Being in the hospital is not how anyone wants to spend their time. You find yourself sleeping in a less than optimal bed, overstimulated by strange new alarms and bright lights, and eating food that isn’t quite like home. And you probably don’t feel well on top of everything.
As a patient, everyone is (not just you- I promise) at a higher risk for falling. First of all, being in an unfamiliar environment, attached to cords and pumps is a hazard all on its’ own. To further complicate things, muscle relaxants, sleep aids, pain medications, or lingering anesthetics may make you more drowsy than normal. Additionally, a recent procedure may make moving around or getting up just a tad more tricky. As a result, your nurse may place you on fall precautions. While this may be frustrating, there is good reason for them to do so.
Unfortunately, hundreds of thousands of falls occur in US hospitals every year, and according to the Joint Commission (2015), these falls are associated with injury up to 50% of the time. Injuries can range from something as simple as a skin tear, to something as deadly as a bleed in the head. Therefore, hospital staff prioritize preventing falls.
Certain precuations are important to implement (Aydin et al., 2015). Most often, these precuations include: the use of an alarm on the bed or chair, the need to call for help anytime you want to get up, wearing non-skid socks (that may be color coded), and signage outside of your door or on your wristband to alert others that you may be at risk for falling. These interventions may make you feel marked and limited, but they are special indicators that alert hospital staff to be a little more concerned about you. These precuations serve as your ticket to getting home as quickly and safely as possible.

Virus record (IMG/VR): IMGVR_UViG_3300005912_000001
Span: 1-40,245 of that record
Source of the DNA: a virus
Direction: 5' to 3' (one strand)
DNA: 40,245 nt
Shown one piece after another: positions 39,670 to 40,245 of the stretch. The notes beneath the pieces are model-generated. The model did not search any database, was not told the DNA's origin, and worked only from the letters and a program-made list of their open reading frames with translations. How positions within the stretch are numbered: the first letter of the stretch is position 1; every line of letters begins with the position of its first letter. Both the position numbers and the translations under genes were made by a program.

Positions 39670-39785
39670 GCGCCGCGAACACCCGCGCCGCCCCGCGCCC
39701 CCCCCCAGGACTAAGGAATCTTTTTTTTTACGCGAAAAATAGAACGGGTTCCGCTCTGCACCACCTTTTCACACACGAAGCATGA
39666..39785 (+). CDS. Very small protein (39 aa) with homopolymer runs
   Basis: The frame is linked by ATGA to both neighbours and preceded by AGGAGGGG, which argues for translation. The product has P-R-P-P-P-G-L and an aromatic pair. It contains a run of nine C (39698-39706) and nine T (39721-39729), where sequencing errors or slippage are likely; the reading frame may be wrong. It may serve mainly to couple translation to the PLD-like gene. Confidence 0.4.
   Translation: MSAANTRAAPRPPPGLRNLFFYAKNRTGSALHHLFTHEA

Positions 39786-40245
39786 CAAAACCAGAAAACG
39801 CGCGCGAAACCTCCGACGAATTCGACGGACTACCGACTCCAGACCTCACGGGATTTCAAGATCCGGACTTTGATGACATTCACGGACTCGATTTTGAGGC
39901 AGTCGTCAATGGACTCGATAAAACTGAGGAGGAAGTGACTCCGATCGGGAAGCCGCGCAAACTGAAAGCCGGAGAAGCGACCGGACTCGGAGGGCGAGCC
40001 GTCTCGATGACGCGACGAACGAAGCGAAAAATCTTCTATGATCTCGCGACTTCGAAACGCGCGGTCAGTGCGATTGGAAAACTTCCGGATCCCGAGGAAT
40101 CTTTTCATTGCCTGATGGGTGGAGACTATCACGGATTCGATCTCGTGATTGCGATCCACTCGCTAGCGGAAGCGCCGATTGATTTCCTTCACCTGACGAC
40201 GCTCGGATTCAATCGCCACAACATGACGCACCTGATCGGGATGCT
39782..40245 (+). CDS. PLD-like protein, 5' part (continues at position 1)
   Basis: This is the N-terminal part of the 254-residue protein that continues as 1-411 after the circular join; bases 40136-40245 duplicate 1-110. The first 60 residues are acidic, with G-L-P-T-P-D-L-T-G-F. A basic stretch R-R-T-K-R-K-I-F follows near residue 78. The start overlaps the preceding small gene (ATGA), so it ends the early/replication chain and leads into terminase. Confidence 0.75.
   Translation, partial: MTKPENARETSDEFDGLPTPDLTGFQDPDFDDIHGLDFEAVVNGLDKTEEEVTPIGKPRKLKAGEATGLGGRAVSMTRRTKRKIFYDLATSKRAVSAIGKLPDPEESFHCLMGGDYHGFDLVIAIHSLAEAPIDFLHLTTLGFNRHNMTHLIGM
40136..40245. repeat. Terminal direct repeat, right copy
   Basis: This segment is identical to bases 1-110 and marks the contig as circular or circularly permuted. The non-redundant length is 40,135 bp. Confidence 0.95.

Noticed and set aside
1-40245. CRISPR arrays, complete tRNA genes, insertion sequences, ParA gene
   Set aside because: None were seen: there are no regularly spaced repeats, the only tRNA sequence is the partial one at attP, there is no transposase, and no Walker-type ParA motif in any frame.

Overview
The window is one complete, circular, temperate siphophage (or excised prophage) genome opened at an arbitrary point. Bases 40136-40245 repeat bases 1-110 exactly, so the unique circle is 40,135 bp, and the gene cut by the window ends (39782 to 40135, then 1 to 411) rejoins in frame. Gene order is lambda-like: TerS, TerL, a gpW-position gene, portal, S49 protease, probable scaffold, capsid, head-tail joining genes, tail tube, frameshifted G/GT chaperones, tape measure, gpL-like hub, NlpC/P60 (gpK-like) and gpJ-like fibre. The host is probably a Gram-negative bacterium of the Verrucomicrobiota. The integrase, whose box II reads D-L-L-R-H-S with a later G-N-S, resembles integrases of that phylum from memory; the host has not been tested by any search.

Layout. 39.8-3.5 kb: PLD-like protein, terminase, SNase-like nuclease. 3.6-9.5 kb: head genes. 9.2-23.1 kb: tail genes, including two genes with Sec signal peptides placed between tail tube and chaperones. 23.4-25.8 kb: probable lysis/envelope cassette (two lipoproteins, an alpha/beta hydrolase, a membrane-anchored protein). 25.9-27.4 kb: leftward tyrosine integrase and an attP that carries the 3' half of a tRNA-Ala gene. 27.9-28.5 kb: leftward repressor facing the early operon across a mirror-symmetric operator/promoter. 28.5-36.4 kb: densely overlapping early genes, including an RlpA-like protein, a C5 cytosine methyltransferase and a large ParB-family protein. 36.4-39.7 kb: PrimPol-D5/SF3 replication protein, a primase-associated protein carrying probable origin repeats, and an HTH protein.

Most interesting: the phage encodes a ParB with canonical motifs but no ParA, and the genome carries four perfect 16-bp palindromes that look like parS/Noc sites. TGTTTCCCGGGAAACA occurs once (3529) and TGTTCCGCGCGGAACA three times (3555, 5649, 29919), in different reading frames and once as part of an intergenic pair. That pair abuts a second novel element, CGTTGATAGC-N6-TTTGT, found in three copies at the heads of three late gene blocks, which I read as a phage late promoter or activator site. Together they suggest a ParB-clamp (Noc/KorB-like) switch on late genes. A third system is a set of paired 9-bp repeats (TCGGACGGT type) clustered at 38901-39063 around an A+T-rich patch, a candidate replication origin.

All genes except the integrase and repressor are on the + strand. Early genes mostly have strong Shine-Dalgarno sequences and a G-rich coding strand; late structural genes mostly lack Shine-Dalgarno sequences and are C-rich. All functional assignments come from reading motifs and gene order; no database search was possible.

Nurses are aware that it is not always easy to ask for help, especially for those who are fiercely independent. However, our greatest disappointments are times in which a client suffers from an injury that is completely preventable (such as a fall). If this happens, the guilt that a nurse may feel can be overwhelming even if everything had been done to prevent it. And trust me when I say that these events are unforgettable.
If you or a loved one are placed on fall precautions while in the hospital, please know that your nurse is not trying to make you feel incompetent. They are not just being mean and limiting your independence. And certainly, they don’t want you to be any more frustrated or anxious than you already are. However, their decision to use these precautions are based on clinical experience and formal predictive tools. They are simply looking out for your well-being.
So when you hear that distinct chirp of setting the alarm, smile, and be thankful for the expert nurse who caring for you.
Aydin, C., Donaldson, N., Aronow, H, Fridman, M. & Brown, D. (2015). Improving hospital patient falls: Leveraging staffing characteristics and processes of care. JONA: The Journal of Nursing Administration 45(5),254-62.
The Joint Commission. (2015). Sentinel Event Alert 55: Preventing falls and fall-related injuries in health care facilities. Retrieved from http://www.jointcommission.org/ sea